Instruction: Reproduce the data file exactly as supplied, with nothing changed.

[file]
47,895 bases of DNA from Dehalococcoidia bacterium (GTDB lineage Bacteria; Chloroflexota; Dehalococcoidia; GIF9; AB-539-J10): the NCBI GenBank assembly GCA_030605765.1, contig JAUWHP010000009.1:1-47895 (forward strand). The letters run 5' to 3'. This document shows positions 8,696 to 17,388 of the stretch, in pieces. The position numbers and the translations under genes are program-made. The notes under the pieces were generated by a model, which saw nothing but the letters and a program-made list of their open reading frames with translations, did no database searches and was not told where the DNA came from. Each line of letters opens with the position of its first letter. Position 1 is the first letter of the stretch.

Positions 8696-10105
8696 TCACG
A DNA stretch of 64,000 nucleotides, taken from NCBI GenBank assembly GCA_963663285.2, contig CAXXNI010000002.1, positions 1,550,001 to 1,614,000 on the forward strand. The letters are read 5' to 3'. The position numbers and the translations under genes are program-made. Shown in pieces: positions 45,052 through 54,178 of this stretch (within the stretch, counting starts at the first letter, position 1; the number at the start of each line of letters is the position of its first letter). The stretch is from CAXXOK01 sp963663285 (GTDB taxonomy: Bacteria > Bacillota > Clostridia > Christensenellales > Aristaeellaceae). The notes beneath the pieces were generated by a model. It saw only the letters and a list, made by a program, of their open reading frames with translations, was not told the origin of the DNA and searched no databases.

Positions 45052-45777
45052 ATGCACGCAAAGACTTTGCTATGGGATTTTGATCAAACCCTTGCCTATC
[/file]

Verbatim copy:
47,895 bases of DNA from Dehalococcoidia bacterium (GTDB lineage Bacteria; Chloroflexota; Dehalococcoidia; GIF9; AB-539-J10): the NCBI GenBank assembly GCA_030605765.1, contig JAUWHP010000009.1:1-47895 (forward strand). The letters run 5' to 3'. This document shows positions 8,696 to 17,388 of the stretch, in pieces. The position numbers and the translations under genes are program-made. The notes under the pieces were generated by a model, which saw nothing but the letters and a program-made list of their open reading frames with translations, did no database searches and was not told where the DNA came from. Each line of letters opens with the position of its first letter. Position 1 is the first letter of the stretch.

Positions 8696-10105
8696 TCACG
A DNA stretch of 64,000 nucleotides, taken from NCBI GenBank assembly GCA_963663285.2, contig CAXXNI010000002.1, positions 1,550,001 to 1,614,000 on the forward strand. The letters are read 5' to 3'. The position numbers and the translations under genes are program-made. Shown in pieces: positions 45,052 through 54,178 of this stretch (within the stretch, counting starts at the first letter, position 1; the number at the start of each line of letters is the position of its first letter). The stretch is from CAXXOK01 sp963663285 (GTDB taxonomy: Bacteria > Bacillota > Clostridia > Christensenellales > Aristaeellaceae). The notes beneath the pieces were generated by a model. It saw only the letters and a list, made by a program, of their open reading frames with translations, was not told the origin of the DNA and searched no databases.

Positions 45052-45777
45052 ATGCACGCAAAGACTTTGCTATGGGATTTTGATCAAACCCTTGCCTATC